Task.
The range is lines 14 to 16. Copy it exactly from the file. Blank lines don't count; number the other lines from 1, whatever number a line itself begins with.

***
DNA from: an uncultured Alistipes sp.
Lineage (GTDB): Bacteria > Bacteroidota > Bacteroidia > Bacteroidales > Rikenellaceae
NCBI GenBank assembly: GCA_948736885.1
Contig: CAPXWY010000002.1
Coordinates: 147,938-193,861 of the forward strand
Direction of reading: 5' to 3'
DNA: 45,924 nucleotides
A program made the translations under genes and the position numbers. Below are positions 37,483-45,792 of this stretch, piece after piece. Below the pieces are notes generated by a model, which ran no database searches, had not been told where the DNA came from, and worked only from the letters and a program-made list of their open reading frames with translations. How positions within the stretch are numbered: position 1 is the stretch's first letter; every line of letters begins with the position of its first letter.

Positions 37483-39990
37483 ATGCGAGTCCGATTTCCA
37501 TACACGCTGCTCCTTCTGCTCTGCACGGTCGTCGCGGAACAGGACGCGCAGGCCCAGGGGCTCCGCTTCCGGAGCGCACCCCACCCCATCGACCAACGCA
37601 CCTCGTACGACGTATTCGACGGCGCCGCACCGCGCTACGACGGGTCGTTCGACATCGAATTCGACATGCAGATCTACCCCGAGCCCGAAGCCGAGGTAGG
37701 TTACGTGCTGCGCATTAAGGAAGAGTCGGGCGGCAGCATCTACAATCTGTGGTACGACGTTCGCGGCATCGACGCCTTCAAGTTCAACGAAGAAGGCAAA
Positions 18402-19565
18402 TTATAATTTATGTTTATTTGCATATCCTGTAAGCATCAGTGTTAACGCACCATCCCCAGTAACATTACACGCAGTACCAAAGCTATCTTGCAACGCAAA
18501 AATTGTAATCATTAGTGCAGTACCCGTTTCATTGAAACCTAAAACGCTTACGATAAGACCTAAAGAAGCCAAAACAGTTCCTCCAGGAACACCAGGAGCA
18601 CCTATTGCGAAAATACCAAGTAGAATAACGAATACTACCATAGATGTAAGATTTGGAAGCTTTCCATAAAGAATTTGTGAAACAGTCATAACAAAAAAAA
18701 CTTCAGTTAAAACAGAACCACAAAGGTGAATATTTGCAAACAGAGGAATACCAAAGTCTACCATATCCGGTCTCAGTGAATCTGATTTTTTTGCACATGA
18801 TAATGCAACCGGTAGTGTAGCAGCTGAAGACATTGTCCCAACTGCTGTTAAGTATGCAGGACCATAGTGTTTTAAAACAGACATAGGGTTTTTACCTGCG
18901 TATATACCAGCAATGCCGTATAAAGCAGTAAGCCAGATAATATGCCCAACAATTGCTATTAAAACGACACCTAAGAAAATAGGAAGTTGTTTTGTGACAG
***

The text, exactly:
Positions 18402-19565
18402 TTATAATTTATGTTTATTTGCATATCCTGTAAGCATCAGTGTTAACGCACCATCCCCAGTAACATTACACGCAGTACCAAAGCTATCTTGCAACGCAAA
18501 AATTGTAATCATTAGTGCAGTACCCGTTTCATTGAAACCTAAAACGCTTACGATAAGACCTAAAGAAGCCAAAACAGTTCCTCCAGGAACACCAGGAGCA